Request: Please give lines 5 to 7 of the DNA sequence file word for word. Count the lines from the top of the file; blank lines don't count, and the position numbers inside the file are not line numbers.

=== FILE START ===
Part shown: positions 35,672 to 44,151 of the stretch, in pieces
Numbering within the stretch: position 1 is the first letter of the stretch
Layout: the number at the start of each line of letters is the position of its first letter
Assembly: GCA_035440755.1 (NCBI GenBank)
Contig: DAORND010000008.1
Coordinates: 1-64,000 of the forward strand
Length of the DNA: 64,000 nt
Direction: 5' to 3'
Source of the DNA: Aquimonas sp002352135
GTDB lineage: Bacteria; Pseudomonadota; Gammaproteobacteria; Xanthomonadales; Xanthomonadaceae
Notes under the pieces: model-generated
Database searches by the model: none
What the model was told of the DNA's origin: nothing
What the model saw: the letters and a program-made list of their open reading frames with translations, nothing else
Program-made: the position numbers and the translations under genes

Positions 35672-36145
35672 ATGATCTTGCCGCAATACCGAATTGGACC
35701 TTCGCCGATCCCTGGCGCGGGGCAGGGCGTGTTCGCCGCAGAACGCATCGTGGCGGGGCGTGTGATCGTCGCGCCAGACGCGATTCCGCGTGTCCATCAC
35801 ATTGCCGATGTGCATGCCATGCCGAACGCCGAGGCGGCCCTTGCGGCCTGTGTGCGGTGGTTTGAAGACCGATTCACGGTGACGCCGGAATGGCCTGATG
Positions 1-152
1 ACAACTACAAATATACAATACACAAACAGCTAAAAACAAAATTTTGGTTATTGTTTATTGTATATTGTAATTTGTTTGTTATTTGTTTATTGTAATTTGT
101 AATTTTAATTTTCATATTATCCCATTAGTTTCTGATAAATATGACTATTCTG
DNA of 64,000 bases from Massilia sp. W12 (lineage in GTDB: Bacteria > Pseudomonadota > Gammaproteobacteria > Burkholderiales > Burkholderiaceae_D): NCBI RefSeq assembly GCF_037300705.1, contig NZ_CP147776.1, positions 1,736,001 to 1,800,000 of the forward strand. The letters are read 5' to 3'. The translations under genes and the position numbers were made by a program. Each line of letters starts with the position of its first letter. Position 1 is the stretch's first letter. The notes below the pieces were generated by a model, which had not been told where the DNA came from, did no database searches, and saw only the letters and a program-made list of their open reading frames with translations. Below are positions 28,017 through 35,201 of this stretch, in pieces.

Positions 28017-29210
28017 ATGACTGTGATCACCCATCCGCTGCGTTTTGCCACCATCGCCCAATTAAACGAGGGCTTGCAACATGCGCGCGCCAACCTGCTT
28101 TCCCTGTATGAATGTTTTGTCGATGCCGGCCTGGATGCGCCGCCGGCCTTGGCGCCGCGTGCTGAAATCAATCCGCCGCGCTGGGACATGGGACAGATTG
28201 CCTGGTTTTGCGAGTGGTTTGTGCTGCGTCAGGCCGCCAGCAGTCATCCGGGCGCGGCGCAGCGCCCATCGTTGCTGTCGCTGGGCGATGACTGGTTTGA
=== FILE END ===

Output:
Contig: DAORND010000008.1
Coordinates: 1-64,000 of the forward strand
Length of the DNA: 64,000 nt